When I get sick, I typically drink a shot of Grand Marnier to warm things up. Seems to work ok, but I’m wondering if I’m doing damage from this practice? Is there a better, quicker remedy for getting through a rough night?
Certainly a small amount of alcohol should not be harmful, everything else being normal. Gargling with port has been passed down anecdotally as a good warm-up used by old-time British actors. My guess is that the gargle was usually followed by a swallow…
Alcohol has numerous effects which may be helpful in your situation. First, it is a peripheral vasodilator; this means it increases the circulation to your mucous membranes, as well as your skin (manifesting as facial flushing). Taken in excess, it could potentially cause some swelling of the throat but, again, a small amount should be fine. If “getting sick” in your case refers to an upper respiratory tract infection, remember that you already have some swelling in the vocal tract, and further relaxing the blood vessels in this area could increase that swelling.
Second, alcohol is slightly dis-inhibiting, and can help to calm any performance anxiety. Once more, larger amounts can impair your artistic judgment, but quantity is the key here. A couple of words of caution: alcohol in larger quantities is a diuretic, and can leave your vocal folds dry and more vulnerable. It can also act as an anaesthetic, and blunt the throat’s warning signs when you potentially over-sing.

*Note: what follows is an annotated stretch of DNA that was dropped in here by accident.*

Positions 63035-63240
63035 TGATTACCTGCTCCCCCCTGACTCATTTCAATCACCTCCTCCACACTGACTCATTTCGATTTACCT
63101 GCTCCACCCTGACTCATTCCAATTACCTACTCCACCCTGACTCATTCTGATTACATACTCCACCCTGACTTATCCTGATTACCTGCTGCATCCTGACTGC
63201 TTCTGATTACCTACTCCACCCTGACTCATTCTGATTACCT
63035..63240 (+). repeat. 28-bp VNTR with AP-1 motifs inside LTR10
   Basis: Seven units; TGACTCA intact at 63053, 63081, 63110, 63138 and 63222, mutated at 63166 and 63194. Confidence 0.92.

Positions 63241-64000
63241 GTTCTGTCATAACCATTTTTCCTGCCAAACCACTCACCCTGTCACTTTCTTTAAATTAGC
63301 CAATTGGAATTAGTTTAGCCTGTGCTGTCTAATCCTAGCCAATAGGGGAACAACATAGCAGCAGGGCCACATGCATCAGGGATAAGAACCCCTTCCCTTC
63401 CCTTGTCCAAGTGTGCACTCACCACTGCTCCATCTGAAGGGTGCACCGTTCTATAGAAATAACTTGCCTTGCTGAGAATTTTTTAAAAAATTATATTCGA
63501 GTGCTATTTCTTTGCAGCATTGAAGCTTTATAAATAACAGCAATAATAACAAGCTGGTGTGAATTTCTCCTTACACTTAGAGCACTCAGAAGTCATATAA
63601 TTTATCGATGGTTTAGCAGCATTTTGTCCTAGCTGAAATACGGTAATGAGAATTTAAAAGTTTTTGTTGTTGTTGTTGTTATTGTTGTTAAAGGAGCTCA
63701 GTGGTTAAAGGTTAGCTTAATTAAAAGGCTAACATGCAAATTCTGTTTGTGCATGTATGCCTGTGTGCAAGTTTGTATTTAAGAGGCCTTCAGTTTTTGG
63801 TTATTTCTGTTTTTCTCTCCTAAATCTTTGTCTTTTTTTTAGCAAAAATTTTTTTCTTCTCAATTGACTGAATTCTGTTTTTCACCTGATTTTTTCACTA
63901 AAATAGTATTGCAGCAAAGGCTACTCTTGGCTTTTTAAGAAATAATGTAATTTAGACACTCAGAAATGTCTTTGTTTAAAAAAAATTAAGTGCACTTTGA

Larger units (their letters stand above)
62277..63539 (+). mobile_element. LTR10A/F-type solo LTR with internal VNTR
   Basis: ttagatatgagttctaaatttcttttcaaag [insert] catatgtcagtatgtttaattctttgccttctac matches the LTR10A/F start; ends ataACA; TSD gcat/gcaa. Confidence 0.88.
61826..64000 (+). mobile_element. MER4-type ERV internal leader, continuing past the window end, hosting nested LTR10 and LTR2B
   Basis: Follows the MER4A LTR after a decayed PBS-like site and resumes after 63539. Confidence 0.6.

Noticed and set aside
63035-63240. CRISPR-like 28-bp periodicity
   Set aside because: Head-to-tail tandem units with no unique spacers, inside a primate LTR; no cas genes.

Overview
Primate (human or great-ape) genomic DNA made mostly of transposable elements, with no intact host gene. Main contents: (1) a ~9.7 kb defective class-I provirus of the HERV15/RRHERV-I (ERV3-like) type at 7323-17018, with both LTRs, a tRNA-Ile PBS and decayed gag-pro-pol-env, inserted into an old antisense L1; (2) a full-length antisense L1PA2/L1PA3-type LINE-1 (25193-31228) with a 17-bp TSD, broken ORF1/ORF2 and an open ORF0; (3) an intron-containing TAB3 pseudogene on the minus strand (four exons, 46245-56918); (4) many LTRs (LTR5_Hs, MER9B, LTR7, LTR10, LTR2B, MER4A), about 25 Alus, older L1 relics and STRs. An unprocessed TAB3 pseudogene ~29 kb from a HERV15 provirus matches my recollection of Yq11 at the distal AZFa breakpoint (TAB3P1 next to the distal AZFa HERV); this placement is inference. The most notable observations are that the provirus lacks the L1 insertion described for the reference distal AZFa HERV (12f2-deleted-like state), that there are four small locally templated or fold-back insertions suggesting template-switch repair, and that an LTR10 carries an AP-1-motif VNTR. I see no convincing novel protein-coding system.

But you do have good taste! You could be gargling with Bulmer’s Woodpecker cider!
-Anthony F. Jahn, MD, FACS, FRCS(C)
This discussion is for general information and not to be construed as specific medical advice that you should obtain from your own physician.
Dr. Jahn is an internationally renowned otolaryngologist based in Manhattan with a sub-specialty interest in the professional voice. His practice includes classical and popular singers. He holds academic appointments at Mount Sinai School of Medicine and Westminster Choir College in Princeton. He is Medical Director at Jazz at Lincoln Center, and former Director of Medical Services at the Metropolitan Opera in New York. Dr. Jahn has published several books for vocalists, including “Vocal Heath for Singers” (Singdaptive) and “The Singer’s Guide to Complete Health” (Oxford University Press).